Special Issue "Sustainable Applications in Surface Chemistry and Catalysis"

A special issue of Catalysts (ISSN 2073-4344). This special issue belongs to the section "Environmental Catalysis".

Deadline for manuscript submissions: closed (31 January 2019).

Special Issue Editors

Guest Editor
Prof. Dr. Carmela Aprile Website E-Mail
Unit of Nanomaterials Chemistry (CNano), Department of Chemistry, University of Namur (UNAMUR), Rue de Bruxelles 61, 5000 Namur, Belgium
Interests: heterogeneous catalysis; CO2 conversion; photocatalysis porous structured solids; nanoparticles; organic–inorganic hybrids; Silsesquioxanes
Guest Editor
Prof. Dr. Francesco Giacalone Website E-Mail
Dipartimento Scienze e Tecnologie Biologiche, Chimiche e Farmaceutiche (STEBICEF), Università degli Studi di Palermo, Viale delle Scienze, Ed. 17, 90128 Palermo, Italy
Interests: heterogeneous catalysis; carbon nanoforms; organic–inorganic hybrids; organocatalysis; ionic liquids

Special Issue Information

Dear Colleagues,

Heterogeneous catalysis covers a broad range of applications, influencing our daily lives at different levels. The search for efficient and sustainable catalytic processes is a challenging field that is in a state of constant evolution. This Special Issue is oriented to the sustainable applications of heterogeneous catalysis, from the state-of-the-art to the most recent advancements with a special focus on the design of novel materials, including (meso)porous solids, metal and metal oxide nanoparticles, and organic–inorganic hybrids. Reactions and processes of academic and industrial interest will be considered. Original contributions addressing the synthesis and characterization of heterogeneous catalysts, or those devoted to the in-depth understanding of the relationship between surface properties and catalytic performances/reaction mechanism, in the form of full papers or communications, are all welcome. Mini-reviews presenting an overview on the state-of-the-art with projections on future perspectives and trends in this domain will be also considered.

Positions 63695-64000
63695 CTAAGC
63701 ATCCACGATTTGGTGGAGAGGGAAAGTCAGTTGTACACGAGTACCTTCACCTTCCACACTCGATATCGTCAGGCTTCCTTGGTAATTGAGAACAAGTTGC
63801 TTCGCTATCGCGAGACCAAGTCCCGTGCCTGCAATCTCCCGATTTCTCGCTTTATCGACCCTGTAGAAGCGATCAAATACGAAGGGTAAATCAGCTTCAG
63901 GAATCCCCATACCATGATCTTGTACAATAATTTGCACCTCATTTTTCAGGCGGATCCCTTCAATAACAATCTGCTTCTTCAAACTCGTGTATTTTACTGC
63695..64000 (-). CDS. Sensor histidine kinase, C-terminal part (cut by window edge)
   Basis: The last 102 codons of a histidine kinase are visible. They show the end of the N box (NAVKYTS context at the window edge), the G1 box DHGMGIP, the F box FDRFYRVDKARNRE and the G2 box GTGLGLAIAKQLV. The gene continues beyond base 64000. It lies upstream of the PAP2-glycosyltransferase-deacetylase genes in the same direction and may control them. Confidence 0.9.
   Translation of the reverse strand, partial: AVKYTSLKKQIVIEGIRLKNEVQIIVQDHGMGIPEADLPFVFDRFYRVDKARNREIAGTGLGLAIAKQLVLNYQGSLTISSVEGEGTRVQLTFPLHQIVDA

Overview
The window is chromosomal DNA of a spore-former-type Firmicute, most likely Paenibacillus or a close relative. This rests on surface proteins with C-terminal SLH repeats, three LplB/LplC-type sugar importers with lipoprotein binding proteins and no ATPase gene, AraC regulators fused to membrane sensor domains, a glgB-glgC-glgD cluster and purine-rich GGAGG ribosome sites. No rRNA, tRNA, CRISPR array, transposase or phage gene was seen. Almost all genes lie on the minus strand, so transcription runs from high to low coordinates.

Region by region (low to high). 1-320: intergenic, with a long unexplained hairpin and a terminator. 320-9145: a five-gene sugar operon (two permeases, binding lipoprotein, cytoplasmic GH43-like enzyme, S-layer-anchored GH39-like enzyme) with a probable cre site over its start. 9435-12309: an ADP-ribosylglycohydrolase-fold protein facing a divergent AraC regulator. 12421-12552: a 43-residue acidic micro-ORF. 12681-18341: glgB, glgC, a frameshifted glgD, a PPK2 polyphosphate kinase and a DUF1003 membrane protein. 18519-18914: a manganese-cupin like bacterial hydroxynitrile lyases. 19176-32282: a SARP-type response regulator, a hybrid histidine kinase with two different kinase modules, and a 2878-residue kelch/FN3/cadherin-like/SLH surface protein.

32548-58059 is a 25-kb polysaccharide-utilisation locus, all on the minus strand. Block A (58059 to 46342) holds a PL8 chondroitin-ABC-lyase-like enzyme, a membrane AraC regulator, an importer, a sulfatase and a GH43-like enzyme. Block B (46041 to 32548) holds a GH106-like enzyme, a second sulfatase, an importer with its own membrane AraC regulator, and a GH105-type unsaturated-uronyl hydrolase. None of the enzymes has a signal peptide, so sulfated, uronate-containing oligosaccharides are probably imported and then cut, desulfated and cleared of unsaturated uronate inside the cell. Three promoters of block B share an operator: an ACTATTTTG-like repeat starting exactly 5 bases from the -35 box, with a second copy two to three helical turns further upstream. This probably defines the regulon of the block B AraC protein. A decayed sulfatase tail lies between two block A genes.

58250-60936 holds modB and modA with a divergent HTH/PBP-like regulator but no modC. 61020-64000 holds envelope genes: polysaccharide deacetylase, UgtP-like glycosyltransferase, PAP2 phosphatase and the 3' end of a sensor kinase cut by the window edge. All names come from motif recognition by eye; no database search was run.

Prof. Dr. Carmela Aprile
Prof. Dr. Francesco Giacalone
Guest Editors

Manuscript Submission Information